Sangfroid Mortal Society
Strict Prohibition did not occur in Australia, instead there was highly regulated alcohol trade. Bootleggers were manufactures and sellers of illegal booze.
Venues couldn't serve alcohol past 6 o'lock, and the rush to drink between the end of work and the closing of pubs became known as the six o'clock swill.
Note: We won't be using actual currency as a resource system. This is a roleplaying guide.
1 pound = 20 shillings
1 shilling = 12 pence
The symbol for a pound is of course £
Shillings used "s" (but rarely used), pence used "d"
When written as prices though, it was a bit different:
3 pence was written as 3d
2 shillings was written as 2/-
2 shillings and 3 pence was 2/3
1 pound would be £1
1 pound, 2 shillings and 3 pence would be £1/2/3
Coins, their value, and any slang terms for them:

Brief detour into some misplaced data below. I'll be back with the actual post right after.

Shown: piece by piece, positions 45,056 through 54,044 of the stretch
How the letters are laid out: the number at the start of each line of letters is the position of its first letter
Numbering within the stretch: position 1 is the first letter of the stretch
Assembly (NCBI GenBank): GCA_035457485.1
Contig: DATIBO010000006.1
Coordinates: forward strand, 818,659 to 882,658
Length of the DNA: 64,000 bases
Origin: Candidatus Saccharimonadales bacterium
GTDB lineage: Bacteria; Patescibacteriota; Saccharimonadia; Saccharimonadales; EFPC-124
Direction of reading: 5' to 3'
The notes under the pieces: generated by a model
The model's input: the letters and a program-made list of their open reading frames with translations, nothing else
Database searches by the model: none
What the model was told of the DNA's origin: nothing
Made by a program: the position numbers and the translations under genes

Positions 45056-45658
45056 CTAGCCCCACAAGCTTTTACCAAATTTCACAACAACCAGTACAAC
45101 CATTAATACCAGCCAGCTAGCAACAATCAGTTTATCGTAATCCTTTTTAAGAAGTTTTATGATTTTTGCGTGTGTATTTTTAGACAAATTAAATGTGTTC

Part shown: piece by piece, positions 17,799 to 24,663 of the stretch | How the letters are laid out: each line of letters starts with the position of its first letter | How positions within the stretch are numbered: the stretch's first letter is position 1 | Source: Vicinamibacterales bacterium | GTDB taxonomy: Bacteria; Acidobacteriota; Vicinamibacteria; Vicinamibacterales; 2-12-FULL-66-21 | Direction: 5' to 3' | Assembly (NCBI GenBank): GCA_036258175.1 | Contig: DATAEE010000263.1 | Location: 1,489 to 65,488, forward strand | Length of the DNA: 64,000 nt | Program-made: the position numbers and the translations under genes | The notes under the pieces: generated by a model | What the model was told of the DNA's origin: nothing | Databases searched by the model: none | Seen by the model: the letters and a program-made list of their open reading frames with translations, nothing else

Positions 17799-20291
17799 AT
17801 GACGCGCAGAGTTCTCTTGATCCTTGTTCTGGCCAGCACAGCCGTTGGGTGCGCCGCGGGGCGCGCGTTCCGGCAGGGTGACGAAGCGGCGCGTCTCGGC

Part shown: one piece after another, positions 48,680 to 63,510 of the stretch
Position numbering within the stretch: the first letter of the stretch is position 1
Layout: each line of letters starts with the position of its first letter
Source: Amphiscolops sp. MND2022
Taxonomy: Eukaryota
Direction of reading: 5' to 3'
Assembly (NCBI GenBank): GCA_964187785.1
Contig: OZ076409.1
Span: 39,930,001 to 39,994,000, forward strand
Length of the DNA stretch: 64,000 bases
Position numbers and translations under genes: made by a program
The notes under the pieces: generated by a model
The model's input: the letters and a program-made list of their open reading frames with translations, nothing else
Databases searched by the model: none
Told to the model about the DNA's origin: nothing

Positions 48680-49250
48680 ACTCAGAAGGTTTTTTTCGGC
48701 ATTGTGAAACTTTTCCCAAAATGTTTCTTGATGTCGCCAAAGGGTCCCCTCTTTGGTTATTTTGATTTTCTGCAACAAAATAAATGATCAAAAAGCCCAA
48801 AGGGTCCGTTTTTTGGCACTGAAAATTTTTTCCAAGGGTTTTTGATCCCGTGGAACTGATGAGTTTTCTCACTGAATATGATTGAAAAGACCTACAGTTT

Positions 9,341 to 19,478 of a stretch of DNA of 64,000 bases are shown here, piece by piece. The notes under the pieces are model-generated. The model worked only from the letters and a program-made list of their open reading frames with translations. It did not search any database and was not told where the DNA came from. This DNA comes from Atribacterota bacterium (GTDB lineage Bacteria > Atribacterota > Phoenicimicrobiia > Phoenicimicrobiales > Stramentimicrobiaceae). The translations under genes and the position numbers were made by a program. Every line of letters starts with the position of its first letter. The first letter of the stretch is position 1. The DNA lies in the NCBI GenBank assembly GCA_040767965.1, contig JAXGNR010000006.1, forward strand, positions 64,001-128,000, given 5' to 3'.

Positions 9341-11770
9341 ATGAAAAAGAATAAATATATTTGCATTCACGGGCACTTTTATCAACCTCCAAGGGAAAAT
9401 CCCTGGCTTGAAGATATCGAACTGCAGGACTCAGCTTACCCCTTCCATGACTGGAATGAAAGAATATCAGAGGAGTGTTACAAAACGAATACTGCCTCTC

Halfpenny (½d) (Slang: Australia didn't seem to use "ha'penny" like the UK did)
Threepence (3d) (Slang: "trey" or "trey bit")
Sixpence (6d) (Slang: "zack")
Shilling (1/-) (Slang: "bob")
Florin (2/-) (Slang: "two bob")
Notes (made of paper):
10 Shilling (10/-) (Slang: "half-fiddley")
1 pound (£1) (Slang: "quid", or "fiddly")
5 pound (£5) (Slang: "fiver" or "deep sea diver")
10 pound (£10)
To get an idea of the value of these things:
Bread or milk cost about 4d
Postage cost 2d
Based on that we can think of them as being (very very roughly):
1d = 50 cents
1s = $6
£1 = $120
The minimum wage in Australia was increased in 1920, it was judged that with one wage earner, for a family of 2 adults and 3 kids it should be 115 shillings per week. So that's $690 which seems roughly in the ballpark for a family of 5.
Nobody leaves the house without wearing a hat, though it was polite to take them off indoors.